Atmospheric Emissions and Air Pollution
Atmospheric Emissions and Air Pollution

Research Interest

 

Understanding the creation, transport and transformation of particles and the contaminants they carry, is a critical focus of environmental engineering in both the agriculture and transportation sectors. This is an especially compelling area of research because of the recently documented links between adverse human health effects and exposure to airborne particulate matter. My interests have centered on contaminant transport processes in air and soil, with an emphasis on conducting field measurements. My research can be subdivided into three broad areas: 1) Environmental Particle Interface Chemistry; 2) On-road Vehicle Emissions; and 3) Nonpoint Source Particle Generation and Transport.

Environmental Particle Interface Chemistry

My experience with particle/surface geochemical processes initially started with my PhD thesis on the sorption kinetics of polycyclic aromatic hydrocarbons (PAHs) and expanded during my post-doctoral research to include polar organic compound interactions with mineral surfaces and microbially-assisted mineral dissolution kinetics. This work represents the fundamental basis for my current research on the environmental behavior of the more polar organic compounds, specifically pre-emergence herbicides applied to agricultural soils. Identification of the field conditions under which different herbicide classes are adsorbed to airborne soil particles and likely to be transported offsite has implications both for soil management practices and for land use planning in many areas of the U.S. where the agriculture/urban interface is increasingly important in terms of public health issues.
Just as herbicides may be transported by and transformed on particulate matter (PM), the surface chemical reactions taking place on vehicle-derived particles are of concern. Therefore, in addition to studying the gas/particle partitioning of agricultural chemicals to soil-derived PM2.5, the production of more toxic polar reaction products from vehicle PM in the atmosphere is also currently being studied in my group.

On-road Vehicle Emissions

Traditional studies of vehicle emissions have been laboratory-based and focused on quantifying the regulated gas emissions (hydrocarbons, oxides of nitrogen, carbon monoxide). My transportation research projects have departed from these traditions by focusing on particulate matter (PM) and making on-road, real-world measurements. A significant contribution in my first on-board measurement study identified differences in automobile gas exhaust emissions between individual drivers. In another transportation-air quality project, ultrafine and nanoparticles from vehicle exhaust were measured at roadside to characterize particle size distributions from in-use, on-road vehicles. Particulate matter studies have chiefly quantified total PM mass in response to emissions standards, but my recent research quantifies number-based ultrafine particle emissions, which are more relevant to adverse human health effects. I have also examined the particulate emissions from transit buses of different engine and after-treatment technologies. This work has led to new funding from local and regional transportation agencies to collect emissions data on-board transit buses and light-duty vehicles.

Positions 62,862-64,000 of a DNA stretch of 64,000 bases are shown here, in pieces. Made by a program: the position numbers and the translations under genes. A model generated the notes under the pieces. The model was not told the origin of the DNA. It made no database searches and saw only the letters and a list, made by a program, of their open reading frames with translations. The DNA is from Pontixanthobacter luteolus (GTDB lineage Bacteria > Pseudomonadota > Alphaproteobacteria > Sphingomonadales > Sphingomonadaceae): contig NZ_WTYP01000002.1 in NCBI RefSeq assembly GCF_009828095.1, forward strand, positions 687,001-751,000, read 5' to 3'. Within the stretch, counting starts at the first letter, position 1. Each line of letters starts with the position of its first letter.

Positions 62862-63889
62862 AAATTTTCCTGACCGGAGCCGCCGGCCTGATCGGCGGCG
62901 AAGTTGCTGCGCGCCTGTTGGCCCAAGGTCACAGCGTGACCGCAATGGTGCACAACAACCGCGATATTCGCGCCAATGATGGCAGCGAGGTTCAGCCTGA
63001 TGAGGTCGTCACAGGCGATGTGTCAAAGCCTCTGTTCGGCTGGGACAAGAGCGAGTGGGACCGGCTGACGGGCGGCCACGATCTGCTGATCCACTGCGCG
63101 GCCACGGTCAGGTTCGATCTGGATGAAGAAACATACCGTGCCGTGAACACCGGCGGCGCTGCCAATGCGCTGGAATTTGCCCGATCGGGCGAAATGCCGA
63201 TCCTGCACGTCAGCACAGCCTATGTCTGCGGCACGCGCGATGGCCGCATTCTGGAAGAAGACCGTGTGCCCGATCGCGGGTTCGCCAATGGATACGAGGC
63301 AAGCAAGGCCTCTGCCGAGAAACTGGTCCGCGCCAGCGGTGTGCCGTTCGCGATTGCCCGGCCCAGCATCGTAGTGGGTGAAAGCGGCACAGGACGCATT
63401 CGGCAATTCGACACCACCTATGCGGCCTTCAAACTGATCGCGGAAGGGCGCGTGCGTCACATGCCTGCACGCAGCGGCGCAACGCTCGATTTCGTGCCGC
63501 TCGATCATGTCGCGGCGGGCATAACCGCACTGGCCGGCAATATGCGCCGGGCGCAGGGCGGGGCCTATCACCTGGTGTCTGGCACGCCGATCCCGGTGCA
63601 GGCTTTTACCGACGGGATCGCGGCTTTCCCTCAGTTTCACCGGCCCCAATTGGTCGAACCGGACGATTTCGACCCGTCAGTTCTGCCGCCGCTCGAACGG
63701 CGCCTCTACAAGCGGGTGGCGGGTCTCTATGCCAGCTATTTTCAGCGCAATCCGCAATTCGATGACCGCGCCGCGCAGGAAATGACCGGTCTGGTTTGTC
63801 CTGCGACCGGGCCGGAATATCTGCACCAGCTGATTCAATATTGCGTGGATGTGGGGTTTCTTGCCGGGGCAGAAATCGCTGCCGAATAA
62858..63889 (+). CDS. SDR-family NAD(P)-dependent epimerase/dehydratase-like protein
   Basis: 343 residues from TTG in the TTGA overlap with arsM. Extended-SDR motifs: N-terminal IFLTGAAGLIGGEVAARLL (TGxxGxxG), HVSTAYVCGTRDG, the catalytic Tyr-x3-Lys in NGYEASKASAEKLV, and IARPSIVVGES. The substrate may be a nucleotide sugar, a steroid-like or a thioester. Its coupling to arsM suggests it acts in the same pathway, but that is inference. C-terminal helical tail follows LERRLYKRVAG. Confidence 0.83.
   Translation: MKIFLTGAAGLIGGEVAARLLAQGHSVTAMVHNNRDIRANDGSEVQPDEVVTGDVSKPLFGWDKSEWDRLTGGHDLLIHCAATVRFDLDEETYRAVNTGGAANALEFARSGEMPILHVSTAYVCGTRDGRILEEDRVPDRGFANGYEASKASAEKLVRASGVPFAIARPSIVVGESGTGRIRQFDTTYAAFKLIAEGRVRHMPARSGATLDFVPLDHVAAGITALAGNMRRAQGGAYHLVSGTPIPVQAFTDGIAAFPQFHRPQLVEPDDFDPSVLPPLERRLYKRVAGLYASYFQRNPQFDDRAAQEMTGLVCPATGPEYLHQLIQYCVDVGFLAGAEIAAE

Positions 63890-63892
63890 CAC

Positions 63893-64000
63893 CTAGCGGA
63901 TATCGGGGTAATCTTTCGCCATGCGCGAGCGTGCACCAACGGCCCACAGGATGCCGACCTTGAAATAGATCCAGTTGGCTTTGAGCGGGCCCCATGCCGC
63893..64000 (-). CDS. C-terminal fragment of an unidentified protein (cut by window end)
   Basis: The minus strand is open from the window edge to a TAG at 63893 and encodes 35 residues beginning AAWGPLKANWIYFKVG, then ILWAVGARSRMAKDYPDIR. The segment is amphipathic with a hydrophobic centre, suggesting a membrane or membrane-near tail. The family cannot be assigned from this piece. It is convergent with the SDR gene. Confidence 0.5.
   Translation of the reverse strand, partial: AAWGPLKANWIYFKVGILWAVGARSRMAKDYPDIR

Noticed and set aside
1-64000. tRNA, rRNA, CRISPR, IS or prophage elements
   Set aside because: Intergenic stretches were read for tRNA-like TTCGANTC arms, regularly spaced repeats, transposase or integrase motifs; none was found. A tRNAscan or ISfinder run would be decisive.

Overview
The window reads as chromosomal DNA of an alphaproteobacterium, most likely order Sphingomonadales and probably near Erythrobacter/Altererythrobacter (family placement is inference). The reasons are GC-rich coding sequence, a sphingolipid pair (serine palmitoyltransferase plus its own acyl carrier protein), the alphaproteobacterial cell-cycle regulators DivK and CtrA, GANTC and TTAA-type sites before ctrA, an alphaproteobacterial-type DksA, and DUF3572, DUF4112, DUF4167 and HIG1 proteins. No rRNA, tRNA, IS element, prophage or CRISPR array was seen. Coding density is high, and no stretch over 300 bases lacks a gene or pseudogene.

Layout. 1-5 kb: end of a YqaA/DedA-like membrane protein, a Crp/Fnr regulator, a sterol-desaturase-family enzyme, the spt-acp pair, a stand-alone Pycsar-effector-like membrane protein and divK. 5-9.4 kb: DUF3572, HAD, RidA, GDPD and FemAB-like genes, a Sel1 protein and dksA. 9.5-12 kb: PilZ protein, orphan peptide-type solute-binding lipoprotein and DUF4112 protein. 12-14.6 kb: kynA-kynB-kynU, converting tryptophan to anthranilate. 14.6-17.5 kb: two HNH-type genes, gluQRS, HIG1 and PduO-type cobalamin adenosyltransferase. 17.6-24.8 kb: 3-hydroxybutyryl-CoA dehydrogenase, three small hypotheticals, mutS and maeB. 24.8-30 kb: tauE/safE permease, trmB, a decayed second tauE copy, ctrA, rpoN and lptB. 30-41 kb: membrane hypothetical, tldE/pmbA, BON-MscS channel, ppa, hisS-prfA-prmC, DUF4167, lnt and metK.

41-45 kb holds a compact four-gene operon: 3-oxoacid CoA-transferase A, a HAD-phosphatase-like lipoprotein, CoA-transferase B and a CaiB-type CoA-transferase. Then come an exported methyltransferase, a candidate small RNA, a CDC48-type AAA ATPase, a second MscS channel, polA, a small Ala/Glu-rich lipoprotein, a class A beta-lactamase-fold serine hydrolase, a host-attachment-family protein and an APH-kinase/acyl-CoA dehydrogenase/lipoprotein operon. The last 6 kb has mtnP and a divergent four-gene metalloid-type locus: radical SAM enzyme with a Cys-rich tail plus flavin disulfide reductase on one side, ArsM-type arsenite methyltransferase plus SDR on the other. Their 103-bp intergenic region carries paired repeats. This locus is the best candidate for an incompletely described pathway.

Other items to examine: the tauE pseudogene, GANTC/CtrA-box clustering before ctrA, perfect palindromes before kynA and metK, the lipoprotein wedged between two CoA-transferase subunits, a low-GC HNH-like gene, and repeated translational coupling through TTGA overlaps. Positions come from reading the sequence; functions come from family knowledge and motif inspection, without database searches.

Nonpoint Source Particle Generation and Transport

Traditionally, emissions from stationary point sources such as power plants have been the focus of abatement efforts. However, with successes in the ability to further reduce emissions from stationary sources diminishing, the need to control emissions from nonpoint sources, which are more difficult to quantify and model, has grown. My research in this area has focused on quantifying particulate matter emissions from agricultural and quarry sources. PM emissions from agricultural operations are very difficult and costly to measure, but are essential for modeling air quality in many regions where a large proportion of land is devoted to agriculture. My studies of PM from agriculture and quarry operations have involved innovative measurement techniques. For example, the quantification of crystalline silica, a suspected carcinogen, in airborne dust samples downwind of nonpoint sources was investigated using a novel application of aerosol analysis techniques (Proton Induced X-ray Emission, PIXE) coupled with X-ray diffraction. In a series of papers, the application of the miniature elastic LIDAR (LIght Detection And Ranging) instrument to revolutionize measurement for PM10 emissions from nonpoint agricultural sources has been described. Our lidar publications are the first to combine lidar with traditional point sampling methods for measuring PM10 fluxes. Further, we have used lidar data to determine how field-scale measurements should be scaled up for regional air quality models and highlight the importance of incorporating variability into emission factor calculations, a practice that is too often ignored. Several conference papers have also examined using lidar to make range-resolved wind speed and direction measurements. This particle emissions work is continuing under a new USDA grant where we are quantifying agricultural PM2.5 emissions in Connecticut and New Mexico with real-time point samplers and lidar.